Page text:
By Spy Uganda Correspondent
US: The historic second impeachment trial of Donald Trump began in the US Senate on Tuesday, with the former president facing a charge of “incitement of insurrection” after his supporters stormed the US Capitol last month and engaged in violent clashes that left five people dead.
Earlier this month, Trump’s lawyers rejected House Democrats’ request for the 45th US President to testify under oath in a Senate impeachment trial, calling the trial an “unconstitutional.”
As for the trial, a two-thirds majority Senate vote is required to convict Trump. Under the evenly split Senate, the majority can only be reached if 17 Republican senators vote for the impeachment.
On January 13, the article of impeachment against Trump was passed by the House of Representatives with support of all 222 House democrats and 10 Republicans, which made it the most bipartisan impeachment of a president in US history.
Chuck Schumer, Democratic Senate majority leader, opened the impeachment trial by saying it focused on “the gravest charges ever brought against a president of the United States in American history”.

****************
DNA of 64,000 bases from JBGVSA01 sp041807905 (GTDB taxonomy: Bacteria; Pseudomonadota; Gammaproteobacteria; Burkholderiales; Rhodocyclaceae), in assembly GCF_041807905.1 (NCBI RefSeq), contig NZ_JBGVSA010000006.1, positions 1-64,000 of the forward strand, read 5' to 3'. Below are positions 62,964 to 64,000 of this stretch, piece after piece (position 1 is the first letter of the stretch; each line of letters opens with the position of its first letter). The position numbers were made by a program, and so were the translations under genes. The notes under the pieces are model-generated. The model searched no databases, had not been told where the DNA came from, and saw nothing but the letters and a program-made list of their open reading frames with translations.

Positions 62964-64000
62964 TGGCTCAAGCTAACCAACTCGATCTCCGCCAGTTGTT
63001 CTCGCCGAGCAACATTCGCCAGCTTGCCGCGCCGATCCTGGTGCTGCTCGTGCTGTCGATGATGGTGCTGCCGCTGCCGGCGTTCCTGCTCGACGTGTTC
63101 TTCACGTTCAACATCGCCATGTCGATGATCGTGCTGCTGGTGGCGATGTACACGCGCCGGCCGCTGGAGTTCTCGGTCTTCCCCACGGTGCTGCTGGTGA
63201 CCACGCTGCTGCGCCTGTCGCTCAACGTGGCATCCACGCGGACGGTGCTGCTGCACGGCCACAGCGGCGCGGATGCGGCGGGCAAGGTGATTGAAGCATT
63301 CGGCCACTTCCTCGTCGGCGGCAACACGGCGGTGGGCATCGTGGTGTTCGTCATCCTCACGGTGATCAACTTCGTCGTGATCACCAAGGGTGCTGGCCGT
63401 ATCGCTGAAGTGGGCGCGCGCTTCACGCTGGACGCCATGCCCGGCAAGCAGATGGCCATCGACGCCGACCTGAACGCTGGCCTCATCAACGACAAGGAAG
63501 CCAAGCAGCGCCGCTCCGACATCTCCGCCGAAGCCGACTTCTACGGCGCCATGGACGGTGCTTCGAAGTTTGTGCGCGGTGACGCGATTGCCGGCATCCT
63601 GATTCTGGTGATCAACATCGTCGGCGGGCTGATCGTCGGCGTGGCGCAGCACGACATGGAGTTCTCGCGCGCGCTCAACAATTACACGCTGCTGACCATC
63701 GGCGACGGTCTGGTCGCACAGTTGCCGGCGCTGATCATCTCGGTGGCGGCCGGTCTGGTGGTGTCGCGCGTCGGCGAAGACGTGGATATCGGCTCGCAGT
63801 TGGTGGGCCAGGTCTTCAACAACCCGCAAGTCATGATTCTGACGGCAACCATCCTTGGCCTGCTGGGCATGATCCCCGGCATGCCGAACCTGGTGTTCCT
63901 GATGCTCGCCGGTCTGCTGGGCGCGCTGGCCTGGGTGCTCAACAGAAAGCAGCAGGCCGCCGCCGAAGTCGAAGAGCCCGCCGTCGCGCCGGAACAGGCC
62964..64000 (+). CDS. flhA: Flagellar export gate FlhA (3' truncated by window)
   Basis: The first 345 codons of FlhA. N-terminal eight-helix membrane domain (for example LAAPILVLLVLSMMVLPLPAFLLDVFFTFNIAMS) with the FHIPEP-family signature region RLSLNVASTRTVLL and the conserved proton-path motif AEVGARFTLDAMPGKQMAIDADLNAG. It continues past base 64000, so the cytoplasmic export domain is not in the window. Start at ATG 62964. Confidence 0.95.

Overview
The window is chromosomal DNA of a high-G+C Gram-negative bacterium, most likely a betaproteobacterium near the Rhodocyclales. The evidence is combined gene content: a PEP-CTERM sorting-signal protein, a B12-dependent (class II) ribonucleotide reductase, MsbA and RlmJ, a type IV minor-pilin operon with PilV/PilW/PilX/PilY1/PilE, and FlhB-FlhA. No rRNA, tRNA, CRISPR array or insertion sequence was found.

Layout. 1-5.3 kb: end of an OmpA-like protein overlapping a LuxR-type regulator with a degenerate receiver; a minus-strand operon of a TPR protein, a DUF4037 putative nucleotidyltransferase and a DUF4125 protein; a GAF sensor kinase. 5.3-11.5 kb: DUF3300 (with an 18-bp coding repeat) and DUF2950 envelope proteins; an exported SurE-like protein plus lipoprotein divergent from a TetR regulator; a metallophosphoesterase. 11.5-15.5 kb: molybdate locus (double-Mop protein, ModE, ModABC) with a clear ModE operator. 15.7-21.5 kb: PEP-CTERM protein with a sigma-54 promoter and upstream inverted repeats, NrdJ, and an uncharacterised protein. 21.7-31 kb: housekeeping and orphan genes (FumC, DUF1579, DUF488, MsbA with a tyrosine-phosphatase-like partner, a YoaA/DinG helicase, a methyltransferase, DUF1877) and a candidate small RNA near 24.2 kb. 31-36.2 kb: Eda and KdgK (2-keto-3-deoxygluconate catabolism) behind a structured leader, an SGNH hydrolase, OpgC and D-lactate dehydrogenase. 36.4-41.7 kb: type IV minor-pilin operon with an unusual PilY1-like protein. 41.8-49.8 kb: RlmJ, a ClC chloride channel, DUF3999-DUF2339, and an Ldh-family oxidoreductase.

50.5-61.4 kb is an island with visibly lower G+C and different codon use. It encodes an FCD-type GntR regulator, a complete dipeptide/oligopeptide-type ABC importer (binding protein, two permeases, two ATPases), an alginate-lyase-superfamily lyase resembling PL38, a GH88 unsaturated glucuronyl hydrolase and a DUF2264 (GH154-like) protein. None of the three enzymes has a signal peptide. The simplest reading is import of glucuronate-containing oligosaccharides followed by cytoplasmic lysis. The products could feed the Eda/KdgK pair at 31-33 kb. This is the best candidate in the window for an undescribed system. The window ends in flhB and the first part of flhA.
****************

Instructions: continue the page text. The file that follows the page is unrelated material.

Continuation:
The Democratic manager argued that there must be no “January exception” for presidents to escape punishment for their actions as they prepare to leave office. Citing the writings of America’s founding fathers, as well as contemporary constitutional scholars, they said allowing Trump to avoid accountability would set a dangerous precedent.
In a winding and freewheeling rebuttal, Trump’s lawyer Bruce Castor eventually made the point that the former president’s rhetoric was protected under the first amendment.
“We can’t possibly be suggesting that we punish people for political speech in this country,” Castor told the senators, before claiming that the only reason the impeachment trial was happening was because lawmakers feared Trump as an opponent in 2024.
The trial, which is expected to last a week or more, is set to strike a sharp contrast of tone with Trump’s first trial, in early 2020, at which prosecutors used documents, emails and testimony to tell a complicated story about a Trump pressure campaign in Ukraine.